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An 89-year-old man presents with worsening heart failure
  1. Gordon A G McKenzie1,2,
  2. Bradley Porter1,3,
  3. Raffi Kaprielian1,3
  1. 1Department of Cardiology, West Middlesex University Hospital, Isleworth, UK
  2. 2Academic Surgical Unit, St. Mary's Hospital, London, UK
  3. 3Department of Cardiology, Hammersmith Hospital, London, UK
  1. Correspondence to Dr Gordon A G McKenzie, Academic Surgical Unit, St. Mary's Hospital, Praed Street, London W2 1NY, UK; gordon.mckenzie{at}doctors.org.uk

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Clinical introduction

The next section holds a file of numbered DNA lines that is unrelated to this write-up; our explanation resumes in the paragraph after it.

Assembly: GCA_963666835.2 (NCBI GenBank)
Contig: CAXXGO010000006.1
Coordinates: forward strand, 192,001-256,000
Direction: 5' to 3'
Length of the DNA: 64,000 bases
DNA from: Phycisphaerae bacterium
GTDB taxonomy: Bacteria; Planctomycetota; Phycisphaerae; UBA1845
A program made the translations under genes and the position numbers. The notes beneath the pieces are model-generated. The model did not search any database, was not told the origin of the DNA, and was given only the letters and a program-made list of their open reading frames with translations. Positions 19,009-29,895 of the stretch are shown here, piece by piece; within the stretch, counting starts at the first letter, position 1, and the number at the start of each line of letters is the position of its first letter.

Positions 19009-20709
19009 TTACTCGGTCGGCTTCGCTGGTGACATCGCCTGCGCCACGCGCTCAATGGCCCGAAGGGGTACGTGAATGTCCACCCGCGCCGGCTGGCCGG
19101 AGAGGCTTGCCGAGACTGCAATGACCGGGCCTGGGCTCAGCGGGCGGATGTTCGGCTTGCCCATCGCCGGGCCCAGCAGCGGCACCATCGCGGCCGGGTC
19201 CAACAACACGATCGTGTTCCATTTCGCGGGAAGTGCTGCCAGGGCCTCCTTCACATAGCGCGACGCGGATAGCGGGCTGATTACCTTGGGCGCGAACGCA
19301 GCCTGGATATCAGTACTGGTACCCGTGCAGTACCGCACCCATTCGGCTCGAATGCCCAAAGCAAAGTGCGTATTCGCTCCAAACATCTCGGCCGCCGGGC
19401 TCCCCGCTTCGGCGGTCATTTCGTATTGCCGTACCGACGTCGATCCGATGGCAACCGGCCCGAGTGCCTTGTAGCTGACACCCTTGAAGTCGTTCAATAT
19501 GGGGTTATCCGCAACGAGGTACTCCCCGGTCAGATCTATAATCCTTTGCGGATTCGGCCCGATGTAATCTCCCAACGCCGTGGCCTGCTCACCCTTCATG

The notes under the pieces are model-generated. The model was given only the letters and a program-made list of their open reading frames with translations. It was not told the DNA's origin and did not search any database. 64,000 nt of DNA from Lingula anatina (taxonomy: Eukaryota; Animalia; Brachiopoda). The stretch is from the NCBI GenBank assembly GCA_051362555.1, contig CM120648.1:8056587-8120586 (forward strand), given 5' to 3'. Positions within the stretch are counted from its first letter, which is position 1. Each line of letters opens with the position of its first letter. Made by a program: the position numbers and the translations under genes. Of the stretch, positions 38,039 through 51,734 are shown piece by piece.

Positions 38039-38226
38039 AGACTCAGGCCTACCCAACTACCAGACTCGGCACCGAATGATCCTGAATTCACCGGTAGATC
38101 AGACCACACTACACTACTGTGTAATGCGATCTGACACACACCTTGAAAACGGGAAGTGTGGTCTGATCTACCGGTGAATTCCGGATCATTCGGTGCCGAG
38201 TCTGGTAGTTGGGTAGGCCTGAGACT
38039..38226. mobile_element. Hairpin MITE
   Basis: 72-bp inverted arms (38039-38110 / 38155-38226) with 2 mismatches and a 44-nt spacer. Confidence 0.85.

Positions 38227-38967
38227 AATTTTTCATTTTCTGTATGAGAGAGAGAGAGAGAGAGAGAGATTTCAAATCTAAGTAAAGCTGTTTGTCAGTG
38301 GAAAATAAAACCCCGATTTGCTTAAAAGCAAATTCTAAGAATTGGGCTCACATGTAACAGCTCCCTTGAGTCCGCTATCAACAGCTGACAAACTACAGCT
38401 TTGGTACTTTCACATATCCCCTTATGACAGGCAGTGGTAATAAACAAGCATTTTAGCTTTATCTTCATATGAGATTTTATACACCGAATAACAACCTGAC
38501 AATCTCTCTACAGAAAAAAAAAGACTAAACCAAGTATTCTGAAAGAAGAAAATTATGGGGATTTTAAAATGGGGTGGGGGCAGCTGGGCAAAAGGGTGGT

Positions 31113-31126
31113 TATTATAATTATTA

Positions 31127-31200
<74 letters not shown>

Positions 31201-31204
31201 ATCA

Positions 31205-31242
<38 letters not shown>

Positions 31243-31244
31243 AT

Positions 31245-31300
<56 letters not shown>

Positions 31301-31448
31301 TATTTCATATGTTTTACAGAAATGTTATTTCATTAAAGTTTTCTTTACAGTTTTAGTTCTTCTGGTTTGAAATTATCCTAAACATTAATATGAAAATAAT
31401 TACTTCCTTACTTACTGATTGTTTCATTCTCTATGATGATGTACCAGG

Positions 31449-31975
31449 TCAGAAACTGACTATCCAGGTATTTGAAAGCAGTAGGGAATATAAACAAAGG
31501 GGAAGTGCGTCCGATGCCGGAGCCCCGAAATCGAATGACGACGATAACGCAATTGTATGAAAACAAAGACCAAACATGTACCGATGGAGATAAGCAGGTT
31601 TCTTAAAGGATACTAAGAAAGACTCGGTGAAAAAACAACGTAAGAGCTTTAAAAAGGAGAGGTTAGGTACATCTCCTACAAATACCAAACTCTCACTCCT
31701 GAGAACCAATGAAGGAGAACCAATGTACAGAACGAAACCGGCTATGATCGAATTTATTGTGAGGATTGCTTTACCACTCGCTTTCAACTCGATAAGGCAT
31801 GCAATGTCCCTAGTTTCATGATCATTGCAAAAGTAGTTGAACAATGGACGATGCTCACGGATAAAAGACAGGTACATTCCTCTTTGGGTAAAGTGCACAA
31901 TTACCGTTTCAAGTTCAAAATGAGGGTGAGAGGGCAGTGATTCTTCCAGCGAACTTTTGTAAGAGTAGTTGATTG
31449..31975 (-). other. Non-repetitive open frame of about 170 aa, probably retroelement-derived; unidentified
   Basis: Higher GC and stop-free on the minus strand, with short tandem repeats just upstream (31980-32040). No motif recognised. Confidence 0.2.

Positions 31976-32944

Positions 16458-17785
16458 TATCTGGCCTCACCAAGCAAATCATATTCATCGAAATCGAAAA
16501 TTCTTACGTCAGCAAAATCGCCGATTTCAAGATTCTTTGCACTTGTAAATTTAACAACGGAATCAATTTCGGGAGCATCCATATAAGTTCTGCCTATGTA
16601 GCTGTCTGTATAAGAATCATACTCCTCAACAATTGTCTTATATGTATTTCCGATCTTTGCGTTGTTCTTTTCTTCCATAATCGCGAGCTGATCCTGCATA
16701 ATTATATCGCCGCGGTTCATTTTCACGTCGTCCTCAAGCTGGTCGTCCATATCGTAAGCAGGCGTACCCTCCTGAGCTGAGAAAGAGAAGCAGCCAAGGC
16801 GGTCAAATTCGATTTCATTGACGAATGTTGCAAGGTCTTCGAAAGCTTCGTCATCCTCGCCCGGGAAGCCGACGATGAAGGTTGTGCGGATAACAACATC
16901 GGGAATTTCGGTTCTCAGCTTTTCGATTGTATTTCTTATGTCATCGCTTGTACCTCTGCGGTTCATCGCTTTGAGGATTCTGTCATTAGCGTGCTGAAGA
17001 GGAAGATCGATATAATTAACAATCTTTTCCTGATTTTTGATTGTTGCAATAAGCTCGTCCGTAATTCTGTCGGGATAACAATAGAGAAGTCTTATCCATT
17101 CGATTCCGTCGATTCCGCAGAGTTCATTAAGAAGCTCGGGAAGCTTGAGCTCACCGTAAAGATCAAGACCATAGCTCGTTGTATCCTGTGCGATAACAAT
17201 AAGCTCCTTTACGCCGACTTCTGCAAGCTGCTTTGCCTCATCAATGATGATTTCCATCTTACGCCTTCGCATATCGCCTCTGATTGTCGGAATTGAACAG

An 89-year-old man with a history of heart failure with preserved ejection fraction presented with worsening dyspnoea, reduced exercise capacity and peripheral oedema. His medical history was significant for hypertension, paroxysmal atrial fibrillation (AF), chronic obstructive pulmonary disease and Lyme disease (1983). Admission cardiovascular medications included aspirin 75 mg once a day, perindopril 6 mg once a day, furosemide 40 mg two times a day, flecainide 100 mg two times a day and simvastatin 40 mg one a night. On examination, he was normothermic and clinically in heart failure with raised jugular venous pressure, bibasal pulmonary crepitations and oedema up to …

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